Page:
Cognitive Impairment in Patients with Breast Cancer before Surgery: Results from a CANTO Cohort Subgroup. Lange Marie,Hardy-Léger Isabelle,Licaj Idlir,Pistilli Barbara,Rigal Olivier,Le Fel Johan,Lévy Christelle,Capel Aurélie,Coutant Charles,Meyer Jonathan,Lerebours Florence,Petrucci Jean,Vanlemmens Laurence,Brion Marine,Campone Mario,Soulié Patrick,Blain Maxime,Vaz-Luis Ines,Giffard Bénédicte,Martin Anne-Laure,Everhard Sibille,André Fabrice,Dauchy Sarah,Joly Florence Cancer epidemiology, biomarkers & prevention : a publication of the American Association for Cancer Research, cosponsored by the American Society of Preventive Oncology BACKGROUND:Twenty to 30% of patients with breast cancer have cognitive impairment after surgery and before adjuvant treatment, but very few studies have focused on cognition before any treatment. This study used a subgroup of women with newly diagnosed breast cancer from the French cancer and toxicities (CANTO) cohort to describe cognition before any treatment in comparison with a group of healthy controls (HC). METHODS:Cognitive assessment was performed before any breast cancer treatment (surgery or neoadjuvant treatment) on women with newly diagnosed invasive stage I-III breast cancer and HCs. Objective cognitive performance, cognitive complaints, anxiety, depression, and fatigue were assessed. Objective cognitive impairment was defined according to International Cognition and Cancer Task Force recommendations. RESULTS:Of the 264 included patients with breast cancer (54 ± 11 years) and 132 age-matched HCs (53 ± 9 years), overall objective cognitive impairment was observed in 28% of patients with breast cancer and 8% of HCs ( < 0.001). Cognitive complaints were reported by 24% of patients versus 12% of HCs ( < 0.01). Patients reported significantly more anxiety and emotional and cognitive fatigue than HCs ( < 0.01). After adjustment, significantly more patients with breast cancer had overall objective cognitive impairment than HCs [OR = 3.01; 95% confidence interval (CI): 1.31-6.88] without significant difference between groups for cognitive complaints (OR = 1.38; 95% CI: 0.65-2.92). Cognitive complaints were positively associated with fatigue (OR = 1.03; 95% CI: 1.02-1.05). CONCLUSIONS:In this prospective study, compared with HCs, patients with localized breast cancer had more objective cognitive impairment before any treatment. Cognitive complaints were mostly related to fatigue. IMPACT:Baseline assessment before treatment is important to assess the impact of each cancer treatment on cognition. 10.1158/1055-9965.EPI-20-0346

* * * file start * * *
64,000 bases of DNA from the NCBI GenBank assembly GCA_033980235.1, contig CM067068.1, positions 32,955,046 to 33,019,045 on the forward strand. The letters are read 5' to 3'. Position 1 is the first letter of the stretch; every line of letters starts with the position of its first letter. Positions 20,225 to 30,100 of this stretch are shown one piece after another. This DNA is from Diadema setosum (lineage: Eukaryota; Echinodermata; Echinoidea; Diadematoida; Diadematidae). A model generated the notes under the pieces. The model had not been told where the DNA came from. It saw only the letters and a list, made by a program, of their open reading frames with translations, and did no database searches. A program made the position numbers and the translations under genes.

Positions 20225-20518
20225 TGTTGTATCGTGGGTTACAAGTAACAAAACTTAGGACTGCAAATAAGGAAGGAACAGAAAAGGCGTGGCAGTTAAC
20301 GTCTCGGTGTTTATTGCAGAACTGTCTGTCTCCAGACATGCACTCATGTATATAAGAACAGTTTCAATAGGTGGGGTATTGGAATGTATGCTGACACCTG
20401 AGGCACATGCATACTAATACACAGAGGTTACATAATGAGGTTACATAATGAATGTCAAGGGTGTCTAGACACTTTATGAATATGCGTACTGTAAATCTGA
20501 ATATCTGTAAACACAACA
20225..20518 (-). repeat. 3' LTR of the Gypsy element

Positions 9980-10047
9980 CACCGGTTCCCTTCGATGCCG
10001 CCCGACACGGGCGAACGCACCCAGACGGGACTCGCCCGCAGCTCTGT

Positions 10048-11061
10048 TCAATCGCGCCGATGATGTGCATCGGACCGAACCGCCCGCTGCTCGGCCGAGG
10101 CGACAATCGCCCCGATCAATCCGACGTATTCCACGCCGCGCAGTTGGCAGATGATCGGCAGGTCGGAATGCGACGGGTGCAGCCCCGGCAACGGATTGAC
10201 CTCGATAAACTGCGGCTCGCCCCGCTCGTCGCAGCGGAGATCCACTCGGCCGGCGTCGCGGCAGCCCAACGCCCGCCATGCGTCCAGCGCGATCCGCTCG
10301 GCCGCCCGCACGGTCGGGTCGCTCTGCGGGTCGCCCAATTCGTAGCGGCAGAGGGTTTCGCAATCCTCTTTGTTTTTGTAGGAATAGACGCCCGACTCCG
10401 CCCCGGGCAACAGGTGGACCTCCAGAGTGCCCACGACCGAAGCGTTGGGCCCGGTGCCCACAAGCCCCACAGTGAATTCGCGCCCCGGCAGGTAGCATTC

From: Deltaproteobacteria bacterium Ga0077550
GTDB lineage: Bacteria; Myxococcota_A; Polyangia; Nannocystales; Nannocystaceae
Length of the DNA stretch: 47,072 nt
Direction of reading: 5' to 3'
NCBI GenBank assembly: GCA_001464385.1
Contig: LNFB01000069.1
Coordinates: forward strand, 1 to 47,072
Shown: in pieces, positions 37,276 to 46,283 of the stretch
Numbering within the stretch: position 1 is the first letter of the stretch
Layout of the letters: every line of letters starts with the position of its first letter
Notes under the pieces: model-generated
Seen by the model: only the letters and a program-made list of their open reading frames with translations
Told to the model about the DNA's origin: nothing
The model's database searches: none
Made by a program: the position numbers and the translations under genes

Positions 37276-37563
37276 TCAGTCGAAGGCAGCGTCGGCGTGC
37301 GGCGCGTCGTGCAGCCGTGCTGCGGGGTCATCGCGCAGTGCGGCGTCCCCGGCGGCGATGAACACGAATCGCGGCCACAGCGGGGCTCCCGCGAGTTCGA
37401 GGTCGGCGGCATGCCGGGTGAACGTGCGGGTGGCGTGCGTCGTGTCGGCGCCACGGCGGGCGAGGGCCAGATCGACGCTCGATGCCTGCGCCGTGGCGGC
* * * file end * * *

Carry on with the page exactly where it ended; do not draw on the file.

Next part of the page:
Non-pharmacological interventions for cognitive impairment in women with breast cancer post-chemotherapy: A systematic review. Floyd Ruairí,Dyer Adam H,Kennelly Seán P Journal of geriatric oncology PURPOSE:Cognitive impairment is a well-reported side-effect of chemotherapy in persons with breast cancer. Whilst non-pharmacological interventions have proven efficacious in the management of cognitive impairment in high-risk groups, their efficacy in cognitive impairment post-chemotherapy in patients with breast cancer remains unclear. METHODS:Medline, CINAHL, PsycINFO, Web of Science and Cochrane were searched for randomized controlled trials of non-pharmacological interventions for cognitive impairment post-chemotherapy in women with breast cancer. RESULTS:Of 429 results, 83 full-texts were reviewed with ten meeting inclusion criteria. Interventions included cognitive training, exercise and complementary therapies. The non-pharmacological interventions assessed displayed variable benefits in subjective and/or objective cognitive assessments, with no strong evidence for beneficial effects across included studies. No studies assessed the efficacy of multi-domain interventions. CONCLUSIONS:There is mixed evidence supporting non-pharmacological interventions for cognitive impairment post-chemotherapy in women with breast cancer. Moving forward, multidomain trials combining non-pharmacological interventions are imperative in this high risk cohort. 10.1016/j.jgo.2020.05.012